Q: Bank of America is suing me for not paying business card debt of $7000. I feel this is unfair practice in a Pandemic
Bank of America is suing me for not paying business card debt of $7000. I offered them half, they didnt agree. I cant pay more since Covid has affected business and I need to pay my employees. $7000 is the pay of one employee in my office for 2 months. Bank of America is restricting my ability to expand business in a Pandemic. While Bank of America has Fed to print dollars and add to its coffers if it looses money due to bad loans or bad investments, small businesses like me dont have access to Fed printing press to fill my coffers. By not paying my business credit card debt in a Pandemic, I am saving money for my employees and trying to expand a business in a Pandemic. The double standards by which the legal system of USA favors banks vs small businesses is evident. Debt forgiveness or reduction is needed for small businesses to grow in a pandemic. By not paying my business credit card debt, I am unable to access more credit anyways from any source due to hits on my credit scores
I’m very sorry to hear about your current situation. The pandemic has placed countless individuals and businesses in detrimental positions due to little fault of their own. However, if the debt is legitimate, Bank of America has a right to file a lawsuit to recover the debt.
From my experience, you may be able to work out a settlement or affordable payment plan before a judgment is entered against you. Be sure to consult with a knowledgeable attorney to determine all available options. I wish you the best of luck.
If you are very sensitive or prone to anger, than stop here and read no further because you are not going to like this.
Frankly, I think your pain is largely self inflicted. If you can afford to pay 50% now, I have to believe you could have avoided a default and simply continued to pay the monthly minimum.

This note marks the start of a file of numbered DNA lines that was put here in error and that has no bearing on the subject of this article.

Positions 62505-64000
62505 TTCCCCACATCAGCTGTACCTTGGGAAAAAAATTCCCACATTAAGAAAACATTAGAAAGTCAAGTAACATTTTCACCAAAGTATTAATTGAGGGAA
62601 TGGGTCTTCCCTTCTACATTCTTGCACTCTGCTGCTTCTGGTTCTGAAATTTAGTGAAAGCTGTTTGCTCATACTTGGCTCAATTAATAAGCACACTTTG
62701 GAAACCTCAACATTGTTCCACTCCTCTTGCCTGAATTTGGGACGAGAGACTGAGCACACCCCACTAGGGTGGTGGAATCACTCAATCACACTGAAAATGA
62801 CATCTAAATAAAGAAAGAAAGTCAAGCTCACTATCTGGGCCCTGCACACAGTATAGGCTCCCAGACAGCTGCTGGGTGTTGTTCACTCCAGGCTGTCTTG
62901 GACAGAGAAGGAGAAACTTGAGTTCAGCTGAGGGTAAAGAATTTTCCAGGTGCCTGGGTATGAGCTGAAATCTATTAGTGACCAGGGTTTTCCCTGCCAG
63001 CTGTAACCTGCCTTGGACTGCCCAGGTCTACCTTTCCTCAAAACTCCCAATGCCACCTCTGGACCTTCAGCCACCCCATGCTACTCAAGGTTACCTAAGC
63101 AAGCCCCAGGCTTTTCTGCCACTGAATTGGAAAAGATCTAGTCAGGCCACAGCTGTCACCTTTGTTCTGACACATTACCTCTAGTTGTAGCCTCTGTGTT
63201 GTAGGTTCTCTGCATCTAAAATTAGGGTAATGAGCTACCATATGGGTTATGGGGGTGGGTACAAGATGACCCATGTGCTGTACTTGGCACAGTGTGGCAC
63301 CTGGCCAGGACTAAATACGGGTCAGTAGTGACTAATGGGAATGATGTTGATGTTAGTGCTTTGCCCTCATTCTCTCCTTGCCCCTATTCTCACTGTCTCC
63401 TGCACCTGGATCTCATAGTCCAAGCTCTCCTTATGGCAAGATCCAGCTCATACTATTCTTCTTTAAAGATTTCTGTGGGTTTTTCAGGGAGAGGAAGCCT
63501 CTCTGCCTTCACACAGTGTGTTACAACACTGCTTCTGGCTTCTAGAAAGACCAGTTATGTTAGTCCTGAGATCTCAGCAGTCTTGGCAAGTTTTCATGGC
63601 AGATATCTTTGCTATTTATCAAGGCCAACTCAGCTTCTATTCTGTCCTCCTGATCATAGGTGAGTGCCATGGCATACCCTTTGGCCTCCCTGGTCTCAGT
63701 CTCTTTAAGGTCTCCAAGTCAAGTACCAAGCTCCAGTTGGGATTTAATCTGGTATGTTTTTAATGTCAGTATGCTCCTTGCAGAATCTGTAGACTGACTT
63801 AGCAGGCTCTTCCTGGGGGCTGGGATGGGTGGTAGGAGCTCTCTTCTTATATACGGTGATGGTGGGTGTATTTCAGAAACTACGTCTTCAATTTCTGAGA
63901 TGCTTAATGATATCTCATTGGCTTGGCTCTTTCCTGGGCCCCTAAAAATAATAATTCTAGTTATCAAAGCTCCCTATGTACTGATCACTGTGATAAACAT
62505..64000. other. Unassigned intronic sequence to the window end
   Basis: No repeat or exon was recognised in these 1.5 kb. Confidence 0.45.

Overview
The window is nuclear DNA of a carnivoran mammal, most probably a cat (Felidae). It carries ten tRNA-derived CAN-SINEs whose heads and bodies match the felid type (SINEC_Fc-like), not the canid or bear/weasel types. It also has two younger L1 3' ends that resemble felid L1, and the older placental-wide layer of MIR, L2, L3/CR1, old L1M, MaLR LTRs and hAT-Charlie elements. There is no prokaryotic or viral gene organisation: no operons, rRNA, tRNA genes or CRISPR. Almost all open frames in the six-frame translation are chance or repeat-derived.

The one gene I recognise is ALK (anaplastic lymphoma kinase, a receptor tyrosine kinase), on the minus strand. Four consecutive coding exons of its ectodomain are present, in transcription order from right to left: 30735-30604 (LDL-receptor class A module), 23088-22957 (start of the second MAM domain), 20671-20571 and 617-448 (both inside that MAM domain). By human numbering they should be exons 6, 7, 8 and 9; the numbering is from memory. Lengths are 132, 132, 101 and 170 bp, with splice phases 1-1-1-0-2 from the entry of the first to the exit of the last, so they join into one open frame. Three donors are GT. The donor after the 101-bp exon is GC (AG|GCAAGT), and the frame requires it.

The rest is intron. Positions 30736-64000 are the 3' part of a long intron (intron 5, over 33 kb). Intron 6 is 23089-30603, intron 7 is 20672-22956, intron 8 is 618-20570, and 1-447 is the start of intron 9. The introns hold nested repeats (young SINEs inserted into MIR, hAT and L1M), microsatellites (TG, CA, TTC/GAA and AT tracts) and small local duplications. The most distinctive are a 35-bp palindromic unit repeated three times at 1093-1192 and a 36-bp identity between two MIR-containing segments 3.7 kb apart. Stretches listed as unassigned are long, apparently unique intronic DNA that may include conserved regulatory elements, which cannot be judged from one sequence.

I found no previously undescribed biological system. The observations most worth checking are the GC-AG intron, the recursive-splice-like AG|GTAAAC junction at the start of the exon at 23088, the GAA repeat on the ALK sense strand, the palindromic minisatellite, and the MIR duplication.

And, if they really are suing you, I suspect they previously sent you a bunch of letters trying to work things out, probably begging you to do so along with generous terms - which you must have ignored.
I guess you just talked to them to make your offer. If you spoke to them with even a small amount of the attitude that you showed in your question, it is no wonder they told you "no." You are the person who broke a promise, not them. Negotiating with a debt collector is not hard to do, as my colleague Tristan Brown points out. But you need to be respectful to get anywhere. As they say, "you catch more flies with honey."
A: If Bank of America actually filed a lawsuit which was served on you, you have a specific period of time during which you need to file an answer. If you do nothing, the Bank will get a judgment against you. Contacting creditors to attempt settlement or reasonable payments can be done - a creditor with a judgment is less likely to be willing to negotiate. If you do attempt settlements or payment plans, make sure you can actually make the payments that you are proposing - this requires analyzing your income and expenses to see what amount of disposable income you have available to use for such settlements or payments. Good luck.
Aaron Michael Lloyd agrees with this answer
A: Once the lawsuit papers are served the clock starts ticking. One usually have 30 days to do something about it. Options can include, settling, filing an answer, or filing bankruptcy. If you they are not interested in settling the debt and you do not want to litigate the lawsuit then bankruptcy maybe the best option. It would not hurt to schedule a consultation with a bankruptcy attorney to go over your financial circumstances and examine bankruptcy options.
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